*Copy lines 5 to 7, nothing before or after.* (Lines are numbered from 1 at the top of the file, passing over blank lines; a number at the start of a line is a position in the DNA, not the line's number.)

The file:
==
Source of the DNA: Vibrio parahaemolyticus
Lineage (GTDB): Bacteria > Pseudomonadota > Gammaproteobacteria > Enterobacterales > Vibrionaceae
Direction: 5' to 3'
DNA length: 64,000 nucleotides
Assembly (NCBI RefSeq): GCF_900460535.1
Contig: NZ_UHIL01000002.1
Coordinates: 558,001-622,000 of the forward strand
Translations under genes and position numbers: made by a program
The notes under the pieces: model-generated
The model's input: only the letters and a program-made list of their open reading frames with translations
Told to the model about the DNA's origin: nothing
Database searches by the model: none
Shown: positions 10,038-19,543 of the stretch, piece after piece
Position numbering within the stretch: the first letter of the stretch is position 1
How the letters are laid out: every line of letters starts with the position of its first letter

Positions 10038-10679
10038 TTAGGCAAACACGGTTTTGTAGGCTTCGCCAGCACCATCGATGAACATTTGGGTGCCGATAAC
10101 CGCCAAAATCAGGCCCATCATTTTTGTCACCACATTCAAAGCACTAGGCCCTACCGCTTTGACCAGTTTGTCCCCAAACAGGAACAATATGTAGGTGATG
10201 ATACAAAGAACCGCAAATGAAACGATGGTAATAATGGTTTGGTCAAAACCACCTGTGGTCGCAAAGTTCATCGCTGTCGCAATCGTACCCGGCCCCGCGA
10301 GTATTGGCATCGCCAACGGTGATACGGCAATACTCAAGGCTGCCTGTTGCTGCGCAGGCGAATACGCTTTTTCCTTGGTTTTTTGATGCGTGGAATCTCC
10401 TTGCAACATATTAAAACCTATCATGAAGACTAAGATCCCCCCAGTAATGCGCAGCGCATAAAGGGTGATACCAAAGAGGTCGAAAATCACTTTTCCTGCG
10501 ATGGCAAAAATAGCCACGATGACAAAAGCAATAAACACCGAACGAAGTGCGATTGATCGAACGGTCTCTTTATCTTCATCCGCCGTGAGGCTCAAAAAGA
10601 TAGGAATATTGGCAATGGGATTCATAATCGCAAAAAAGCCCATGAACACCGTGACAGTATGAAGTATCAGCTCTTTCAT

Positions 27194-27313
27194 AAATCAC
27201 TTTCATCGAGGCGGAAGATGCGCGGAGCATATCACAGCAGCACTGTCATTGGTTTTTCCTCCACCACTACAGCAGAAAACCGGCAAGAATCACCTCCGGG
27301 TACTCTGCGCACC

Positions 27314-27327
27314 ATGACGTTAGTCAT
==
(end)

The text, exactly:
Assembly (NCBI RefSeq): GCF_900460535.1
Contig: NZ_UHIL01000002.1
Coordinates: 558,001-622,000 of the forward strand